Jan 10, 2019

Congress can improve sanctions policy, but Rusal is a poor target

Oleg Deripaska. Photo: Sergei Savostyanov/TASS via Getty Images

Treasury Secretary Steven Mnuchin will appear before the chairs of seven House committees in a classified briefing Thursday afternoon on the administration’s decision to lift sanctions against Russian aluminum giant Rusal. The decision along with its accompanying deal would reduce oligarch Oleg Deripaska’s ownership stake and control of the company (Deripaska has been linked to Paul Manafort).

Why it matters: If Congress demands answers to the right questions, it could improve Russia sanctions policy, but Rusal makes for a poor target. The Treasury Department has repeatedly delayed implementing the sanctions in order to avoid a catastrophic break with European allies, whose high-end manufacturers depend on Rusal for aluminum and cannot easily find new suppliers.

Background: Deripaska and his companies were designated in April 2018 for secondary sanctions that would have imposed severe penalties on non–U.S. firms doing business with them.

  • European manufacturers — and automakers in particular — would be squeezed by tight supply in the aluminum market, especially since it can take up to a year to validate a new supplier. BMW cannot sell an $80,000 car without complete confidence in its aluminum quality.
  • The administration notified Congress of its plan just before the holiday recess and government shutdown, cutting into the legislature's 30-day window to review the deal and consider a “resolution of disapproval” that would leave sanctions in place.

Between the lines: Mnuchin's briefing marks a belated introduction to congressional oversight for Trump's Cabinet. Although the administration made a mess with Rusal sanctions, Congress should not respond by forcing sanctions that would hurt allies more than adversaries.

  • It's hard to know how much the sanctions would hurt Deripaska himself: He would lose access to some assets, but that's likely a small inconvenience considering his wealth.
  • Deripaska and his fellow oligarchs are not the real targets of the sanctions, and shifting ownership structures would not put any pressure on Putin and the Kremlin. If anything, wealthy Russians might be reminded of how dependent they are on the regime.
  • Ultimately, Rusal sanctions miss their target. The U.S. does not have much leverage when the collateral damage includes important European employers.

The bottom line: With the Treasury Department losing technical staff, tactical mistakes like this become more likely. Congress should pursue further oversight of sanctions that were poorly implemented in 2018 and insist on a strategic approach to high-priority objectives, especially to discourage meddling in the elections of the U.S and its allies.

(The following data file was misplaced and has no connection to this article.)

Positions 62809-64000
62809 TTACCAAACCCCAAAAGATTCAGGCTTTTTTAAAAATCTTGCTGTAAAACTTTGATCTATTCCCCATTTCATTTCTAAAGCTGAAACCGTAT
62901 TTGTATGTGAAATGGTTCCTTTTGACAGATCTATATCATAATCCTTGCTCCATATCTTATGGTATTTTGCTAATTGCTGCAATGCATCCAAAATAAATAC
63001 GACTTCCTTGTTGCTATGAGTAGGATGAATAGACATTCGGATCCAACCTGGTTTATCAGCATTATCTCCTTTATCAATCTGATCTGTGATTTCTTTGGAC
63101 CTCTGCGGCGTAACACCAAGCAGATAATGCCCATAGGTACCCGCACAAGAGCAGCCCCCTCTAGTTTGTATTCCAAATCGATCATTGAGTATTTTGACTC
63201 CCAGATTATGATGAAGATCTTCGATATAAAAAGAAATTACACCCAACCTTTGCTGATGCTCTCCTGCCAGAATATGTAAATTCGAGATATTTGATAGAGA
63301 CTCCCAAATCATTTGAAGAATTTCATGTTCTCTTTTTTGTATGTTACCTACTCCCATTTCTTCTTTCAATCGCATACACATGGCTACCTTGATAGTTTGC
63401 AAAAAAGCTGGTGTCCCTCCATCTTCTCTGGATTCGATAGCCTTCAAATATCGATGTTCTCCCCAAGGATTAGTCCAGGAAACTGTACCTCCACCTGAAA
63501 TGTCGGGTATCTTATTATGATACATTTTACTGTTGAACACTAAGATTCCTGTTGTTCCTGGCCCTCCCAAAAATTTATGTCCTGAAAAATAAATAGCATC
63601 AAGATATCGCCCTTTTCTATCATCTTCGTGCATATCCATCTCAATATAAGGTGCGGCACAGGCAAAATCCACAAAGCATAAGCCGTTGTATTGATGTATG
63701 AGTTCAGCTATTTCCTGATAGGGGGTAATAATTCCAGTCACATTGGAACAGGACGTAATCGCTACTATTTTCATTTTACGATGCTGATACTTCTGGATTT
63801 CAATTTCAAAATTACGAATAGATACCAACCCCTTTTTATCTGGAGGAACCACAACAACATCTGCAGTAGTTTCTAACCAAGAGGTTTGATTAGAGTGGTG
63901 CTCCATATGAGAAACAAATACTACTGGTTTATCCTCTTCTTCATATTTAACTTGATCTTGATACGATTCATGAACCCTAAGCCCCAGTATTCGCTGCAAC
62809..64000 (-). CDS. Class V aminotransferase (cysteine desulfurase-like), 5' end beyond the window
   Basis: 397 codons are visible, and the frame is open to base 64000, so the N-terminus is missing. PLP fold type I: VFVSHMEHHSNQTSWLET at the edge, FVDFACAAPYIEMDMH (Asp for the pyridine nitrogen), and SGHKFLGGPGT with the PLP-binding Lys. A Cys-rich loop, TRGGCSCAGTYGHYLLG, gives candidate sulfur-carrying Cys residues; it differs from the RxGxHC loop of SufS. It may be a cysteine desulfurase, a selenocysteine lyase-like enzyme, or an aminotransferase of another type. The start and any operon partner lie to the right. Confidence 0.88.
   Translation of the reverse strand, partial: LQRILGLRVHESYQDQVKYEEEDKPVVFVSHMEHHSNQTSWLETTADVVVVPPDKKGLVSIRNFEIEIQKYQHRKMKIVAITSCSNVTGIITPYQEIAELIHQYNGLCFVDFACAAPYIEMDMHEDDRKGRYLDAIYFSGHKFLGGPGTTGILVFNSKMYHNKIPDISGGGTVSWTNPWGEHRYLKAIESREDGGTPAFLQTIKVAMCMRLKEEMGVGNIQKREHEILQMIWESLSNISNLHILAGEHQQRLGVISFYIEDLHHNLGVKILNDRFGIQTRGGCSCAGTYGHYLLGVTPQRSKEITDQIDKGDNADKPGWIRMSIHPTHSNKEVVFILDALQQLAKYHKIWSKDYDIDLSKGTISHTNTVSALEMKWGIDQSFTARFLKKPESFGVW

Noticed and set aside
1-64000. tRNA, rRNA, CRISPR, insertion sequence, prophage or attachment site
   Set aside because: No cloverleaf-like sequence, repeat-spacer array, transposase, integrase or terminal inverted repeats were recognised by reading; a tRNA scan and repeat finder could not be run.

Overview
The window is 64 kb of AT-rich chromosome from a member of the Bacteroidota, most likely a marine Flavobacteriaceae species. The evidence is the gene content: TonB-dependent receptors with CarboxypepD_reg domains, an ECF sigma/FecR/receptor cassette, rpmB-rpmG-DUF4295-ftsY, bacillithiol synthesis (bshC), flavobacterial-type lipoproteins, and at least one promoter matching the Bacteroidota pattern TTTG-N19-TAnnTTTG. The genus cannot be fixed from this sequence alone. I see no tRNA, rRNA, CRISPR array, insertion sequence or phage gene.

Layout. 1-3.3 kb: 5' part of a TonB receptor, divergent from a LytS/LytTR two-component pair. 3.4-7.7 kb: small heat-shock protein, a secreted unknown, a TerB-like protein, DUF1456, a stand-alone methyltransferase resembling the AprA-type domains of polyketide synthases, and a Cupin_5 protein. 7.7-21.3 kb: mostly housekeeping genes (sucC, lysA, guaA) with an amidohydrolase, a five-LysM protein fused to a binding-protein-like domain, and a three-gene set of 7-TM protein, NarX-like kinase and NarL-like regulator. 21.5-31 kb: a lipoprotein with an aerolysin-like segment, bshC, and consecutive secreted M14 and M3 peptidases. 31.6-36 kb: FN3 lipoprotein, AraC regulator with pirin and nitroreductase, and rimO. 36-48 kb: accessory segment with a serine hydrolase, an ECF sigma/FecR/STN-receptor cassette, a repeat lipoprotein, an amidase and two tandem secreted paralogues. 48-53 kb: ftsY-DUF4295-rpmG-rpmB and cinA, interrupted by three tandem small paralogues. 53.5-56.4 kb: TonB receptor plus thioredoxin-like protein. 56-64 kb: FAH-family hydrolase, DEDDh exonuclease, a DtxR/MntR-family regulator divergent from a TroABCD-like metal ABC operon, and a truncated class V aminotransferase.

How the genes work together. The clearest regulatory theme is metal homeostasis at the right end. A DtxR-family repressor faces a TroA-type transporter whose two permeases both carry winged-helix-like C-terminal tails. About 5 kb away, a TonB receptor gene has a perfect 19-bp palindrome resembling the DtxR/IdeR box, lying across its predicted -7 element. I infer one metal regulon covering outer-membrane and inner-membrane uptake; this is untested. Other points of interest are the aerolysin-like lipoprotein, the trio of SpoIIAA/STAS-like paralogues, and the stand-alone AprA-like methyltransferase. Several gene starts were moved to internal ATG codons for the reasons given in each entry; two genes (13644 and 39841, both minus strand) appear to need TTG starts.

Jarrett Blanc is a senior fellow in the Geoeconomics and Strategy Program at the Carnegie Endowment for International Peace.

Go deeper

Coronavirus dashboard

Illustration: Sarah Grillo/Axios

  1. Global: Total confirmed cases as of 3 p.m. ET: 766,336 — Total deaths: 36,873 — Total recoveries: 160,001.
  2. U.S.: Leads the world in confirmed cases. Total confirmed cases as of 3 p.m. ET: 153,246 — Total deaths: 2,828 — Total recoveries: 5,545.
  3. Federal government latest: The White House will extend its social distancing guidelines until April 30 — Rep. Nydia Velázquez diagnosed with "presumed" coronavirus infection.
  4. State updates: Virginia and Maryland issued stay-at-home orders to residents, joining 28 other states — Florida megachurch pastor arrested for refusing to call off mass services.
  5. World updates: Spain's cases exceed China's — Italy reports 1,590 recoveries from the virus, its highest ever.
  6. In photos: Navy hospital ship arrives in Manhattan
  7. What should I do? Answers about the virus from Axios expertsWhat to know about social distancingQ&A: Minimizing your coronavirus risk
  8. Other resources: CDC on how to avoid the virus, what to do if you get it.

Subscribe to Mike Allen's Axios AM to follow our coronavirus coverage each morning from your inbox.

Cuomo: Engaging in politics during coronavirus crisis is "anti-American"

New York Gov. Andrew Cuomo said during a Monday press briefing that he won't get into a political tussle with President Trump — calling it "counterproductive" and "anti-American" — as his state deals with the most confirmed coronavirus cases in the country.

The backdrop: Trump said during an appearance on "Fox & Friends" earlier Monday that Cuomo has received high polling numbers during the outbreak because New York has received federal aid.

Maryland and Virginia issue coronavirus stay-at-home orders

Data: Axios reporting; Map: Danielle Alberti/Axios

Maryland Gov. Larry Hogan and Virginia Gov. Ralph Northam issued stay-at-home orders on Monday, with exceptions for residents engaged in essential services, including health care and government functions.

The big picture: The states are the latest to announce policies to enforce social distancing, which have affected almost 250 million Americans. More than 1.5 billion people worldwide had been asked to stay home as of last week.

Go deeperArrowUpdated 1 hour ago - Health